September is always the busiest month for the Alphabets, and the rush began this past weekend with the first of three major public appearances: in the Sterling Hardwoods wood shop on Pine Street as part of the South End Art Hop in Burlington, Vermont. (For the other two events, see the end of this article.)
A total of 16 carvings were on display: three carvings based on Tibetan calligraphy by Urgyen Gyalpo; a round tabletop based on a circular design by Tashi Mannox, plus another six flat pieces based on the same calligrapher’s work; the two Man and Woman Chinese-script bedside tables plus a new Family coffee table; another Chinese-script vertical plaque reading “House of Art and Wood” (a present for the Sterling co-owner, Dave Wilson); a small “Thank you” in Balinese; and the gigantic, statuesque Mongolian “In the beginning was the Word.”
For those who are new to this site, I was set up in Sterling Hardwoods because the guys there have adopted me despite my patent ignorance of general woodworking skills. They sell or give me interesting pieces of wood with elaborate or knotty grain, and they square off the edges and ends of my carvings, given that I have no power tools of my own and cannot saw in a straight line. So about three-quarters of the shop space was given over to beautiful tables, stools, chairs, and just beautiful stacks of wood, and a quarter was a couple of butcher-block tables-in-progress on which stood or lay the Alphabets.
This particular selection of carvings, with its Tibetan theme, had all been made in the past three months, for a particular purpose. In decreeing recently that children in Tibetan schools should learn the Chinese alphabet, the authorities were ensuring that a particularly painful alphabet endangerment will take place: within a generation, two at the most, Tibetans will no longer be able to read the sacred and secular texts that collectively spell out the Tibetan identity. Walking into a temple they will recognize the writing but have no idea what it means.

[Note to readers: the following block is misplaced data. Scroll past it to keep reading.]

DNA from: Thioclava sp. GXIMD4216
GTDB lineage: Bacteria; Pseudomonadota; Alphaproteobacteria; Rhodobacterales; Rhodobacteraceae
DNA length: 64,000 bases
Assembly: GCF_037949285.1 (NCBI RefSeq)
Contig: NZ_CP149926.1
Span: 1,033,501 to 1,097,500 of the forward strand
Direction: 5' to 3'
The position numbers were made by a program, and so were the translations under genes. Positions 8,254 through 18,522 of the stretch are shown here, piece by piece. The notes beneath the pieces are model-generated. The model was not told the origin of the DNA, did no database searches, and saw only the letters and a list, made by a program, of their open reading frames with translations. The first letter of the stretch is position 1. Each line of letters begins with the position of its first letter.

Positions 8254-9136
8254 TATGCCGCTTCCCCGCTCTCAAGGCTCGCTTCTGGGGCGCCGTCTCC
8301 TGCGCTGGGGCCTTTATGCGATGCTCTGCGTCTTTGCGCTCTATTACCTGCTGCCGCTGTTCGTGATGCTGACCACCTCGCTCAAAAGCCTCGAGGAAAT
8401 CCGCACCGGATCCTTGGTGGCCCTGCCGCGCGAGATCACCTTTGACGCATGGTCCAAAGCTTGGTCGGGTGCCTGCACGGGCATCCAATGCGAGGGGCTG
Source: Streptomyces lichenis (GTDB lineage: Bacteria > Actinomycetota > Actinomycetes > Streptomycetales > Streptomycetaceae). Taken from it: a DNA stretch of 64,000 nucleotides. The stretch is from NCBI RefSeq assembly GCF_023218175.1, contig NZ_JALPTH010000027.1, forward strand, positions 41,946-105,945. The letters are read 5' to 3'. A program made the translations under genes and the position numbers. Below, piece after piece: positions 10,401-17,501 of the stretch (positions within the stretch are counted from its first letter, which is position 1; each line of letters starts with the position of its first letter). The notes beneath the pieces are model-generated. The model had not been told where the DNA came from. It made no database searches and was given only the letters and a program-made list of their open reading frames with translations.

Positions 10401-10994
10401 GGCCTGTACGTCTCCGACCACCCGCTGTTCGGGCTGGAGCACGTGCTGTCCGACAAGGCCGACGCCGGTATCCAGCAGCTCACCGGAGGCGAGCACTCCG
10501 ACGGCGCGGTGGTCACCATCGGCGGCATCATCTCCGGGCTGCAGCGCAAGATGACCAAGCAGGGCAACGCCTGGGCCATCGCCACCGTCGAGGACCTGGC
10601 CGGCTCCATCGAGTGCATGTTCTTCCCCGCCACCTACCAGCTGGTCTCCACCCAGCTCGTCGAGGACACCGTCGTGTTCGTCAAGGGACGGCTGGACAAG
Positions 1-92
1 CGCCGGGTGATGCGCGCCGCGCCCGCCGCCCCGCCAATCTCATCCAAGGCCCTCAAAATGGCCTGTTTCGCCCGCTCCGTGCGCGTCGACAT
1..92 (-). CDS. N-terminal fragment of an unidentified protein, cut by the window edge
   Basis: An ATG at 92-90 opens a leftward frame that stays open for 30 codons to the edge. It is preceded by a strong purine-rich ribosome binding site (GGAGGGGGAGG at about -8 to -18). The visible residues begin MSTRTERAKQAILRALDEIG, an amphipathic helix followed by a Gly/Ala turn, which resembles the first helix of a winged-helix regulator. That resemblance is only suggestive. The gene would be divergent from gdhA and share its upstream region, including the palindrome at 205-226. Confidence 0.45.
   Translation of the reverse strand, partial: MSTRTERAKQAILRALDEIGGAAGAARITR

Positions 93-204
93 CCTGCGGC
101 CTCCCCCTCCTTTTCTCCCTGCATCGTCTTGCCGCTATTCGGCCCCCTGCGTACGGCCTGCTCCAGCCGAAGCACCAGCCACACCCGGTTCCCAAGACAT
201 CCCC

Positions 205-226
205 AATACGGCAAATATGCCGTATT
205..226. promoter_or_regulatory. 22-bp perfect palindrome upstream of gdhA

Friday evening was a street party. Literally thousands of people milled up, down, and across Pine Street, taking in the sights/sites, listening to live music on almost every corner, eating food from the trucks, looping in and out of Sterling Hardwoods. My ace new intern, Paige Merrow (a Champlain College Professional Writing senior) has within her first week grasped all the essentials of the Alphabets and was able to field a barrage of interest and questions. The high point was probably the five-minute period in which one visitor revealed she speaks Javanese (and wrote her name in aksara Jawa in my visitor’s book) and almost the next person casually revealed he knows Mongolian. It’s a rare, rare day when someone with such direct connections to an endangered writing system breezes in off the street.
Saturday was less frantic but no less interesting, especially in the afternoon when visitors were trapped in Sterling by brief, torrential downpours. I was delighted to meet a couple from Skidmore College, with whom I hope to collaborate on a series of carvings and perhaps a campus visit.
Sunday was steady but leisurely. I wound up the carving, painting and sanding on a final Tibetan piece in flame mahogany, bound to look incredible when finished, and chatted with another few dozen interested and supportive folks. By the end of the weekend I had sold a few copies of the book, received a handful of commissions, sold a couple of carvings, and thus a cheque will be heading to Rokpa International, a humanitarian non-profit that cares for children in the Himalayas.
Next up: a live carving event in the Burlington Square Mall (now officially called the Burlington Town Center) on Saturday, September 20, focussing on Cherokee. This event is part of the Burlington Book Festival. Then the following weekend, a two-day demonstration event in Woodstock, Vermont, at the Vermont Fine Furniture and Woodworking Festival. Please, please drop by and say hello if you’re in the area.